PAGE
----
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Social structure drives Obesity- American Heart Association 

A broad range of policy and environmental initiatives at the local, state and federal levels aimed at increasing physical activity and healthful eating is needed to reduce rates of obesity in the United States, according to an American Heart Association (AHA) scientific statement in the Association's journal Circulation, published recently.

In an AHA-issued press release, Dr. Shiriki Kumanyika, chair of the working group that wrote the scientific statement "Population-Based Prevention of Obesity," noted that "almost all of our current eating or activity patterns are those that promote weight gain -- using the least possible amount of energy or maximizing quantity rather than quality in terms of food."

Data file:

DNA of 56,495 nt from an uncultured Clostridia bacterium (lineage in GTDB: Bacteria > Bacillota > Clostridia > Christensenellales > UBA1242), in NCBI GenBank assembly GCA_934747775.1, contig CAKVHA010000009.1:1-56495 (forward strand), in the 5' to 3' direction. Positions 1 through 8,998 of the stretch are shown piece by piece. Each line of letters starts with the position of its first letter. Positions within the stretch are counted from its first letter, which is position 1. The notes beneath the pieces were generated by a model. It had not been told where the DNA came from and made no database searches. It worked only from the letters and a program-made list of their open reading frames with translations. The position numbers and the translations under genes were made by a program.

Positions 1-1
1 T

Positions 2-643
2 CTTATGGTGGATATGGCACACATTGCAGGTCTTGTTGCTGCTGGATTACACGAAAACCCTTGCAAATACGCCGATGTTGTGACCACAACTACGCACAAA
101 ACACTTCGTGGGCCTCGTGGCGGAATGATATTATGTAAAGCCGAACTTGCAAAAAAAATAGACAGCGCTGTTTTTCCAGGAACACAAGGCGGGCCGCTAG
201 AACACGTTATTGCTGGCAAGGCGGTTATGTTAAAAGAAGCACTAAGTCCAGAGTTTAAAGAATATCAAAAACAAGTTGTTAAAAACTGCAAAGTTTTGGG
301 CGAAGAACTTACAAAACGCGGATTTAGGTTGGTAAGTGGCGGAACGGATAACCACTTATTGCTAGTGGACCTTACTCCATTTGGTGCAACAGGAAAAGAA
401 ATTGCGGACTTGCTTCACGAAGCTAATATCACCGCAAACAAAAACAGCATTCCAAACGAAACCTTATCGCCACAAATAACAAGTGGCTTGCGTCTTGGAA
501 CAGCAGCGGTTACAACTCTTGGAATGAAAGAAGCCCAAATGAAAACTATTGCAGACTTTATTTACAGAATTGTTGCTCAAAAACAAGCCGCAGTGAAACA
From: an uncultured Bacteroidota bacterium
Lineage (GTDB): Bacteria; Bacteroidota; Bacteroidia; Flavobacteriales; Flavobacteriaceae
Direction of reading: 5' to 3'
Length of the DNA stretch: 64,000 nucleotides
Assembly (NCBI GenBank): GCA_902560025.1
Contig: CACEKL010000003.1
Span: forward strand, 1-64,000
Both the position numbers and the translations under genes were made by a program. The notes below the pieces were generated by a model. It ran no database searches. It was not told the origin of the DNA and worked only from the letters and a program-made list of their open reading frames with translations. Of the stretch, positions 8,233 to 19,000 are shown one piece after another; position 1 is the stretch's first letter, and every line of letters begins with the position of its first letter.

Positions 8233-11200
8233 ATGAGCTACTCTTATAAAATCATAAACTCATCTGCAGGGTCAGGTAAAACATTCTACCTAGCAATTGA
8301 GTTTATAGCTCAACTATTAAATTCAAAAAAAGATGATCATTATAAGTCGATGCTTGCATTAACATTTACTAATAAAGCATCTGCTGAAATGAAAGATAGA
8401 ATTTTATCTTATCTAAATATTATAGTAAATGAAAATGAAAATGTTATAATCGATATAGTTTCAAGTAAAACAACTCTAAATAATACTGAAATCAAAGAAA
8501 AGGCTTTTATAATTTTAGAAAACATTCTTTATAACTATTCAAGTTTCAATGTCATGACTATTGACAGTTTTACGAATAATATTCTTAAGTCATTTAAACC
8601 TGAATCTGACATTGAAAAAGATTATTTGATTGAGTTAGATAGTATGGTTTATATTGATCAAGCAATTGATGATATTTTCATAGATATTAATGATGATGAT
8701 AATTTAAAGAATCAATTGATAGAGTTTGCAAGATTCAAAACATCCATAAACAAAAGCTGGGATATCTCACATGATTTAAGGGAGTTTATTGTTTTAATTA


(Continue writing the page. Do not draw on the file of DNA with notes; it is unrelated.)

Kumanyika added, " People haven't just made the decision to eat more and move less; the social structure has played into people's tendencies to go for convenience foods and labor-saving devices."

So, then, you are not simply what you eat. You are what the "sorrounding environment " makes you eat. --

Key areas to explore to effect change, according to Kumanyika and colleagues, include modifying the environment in which people live, like creating more walkable neighborhoods with sidewalks and areas for physical activities; decreasing restaurant portion sizes; and making sweetened drinks, high-fat foods and low-fiber foods less readily available.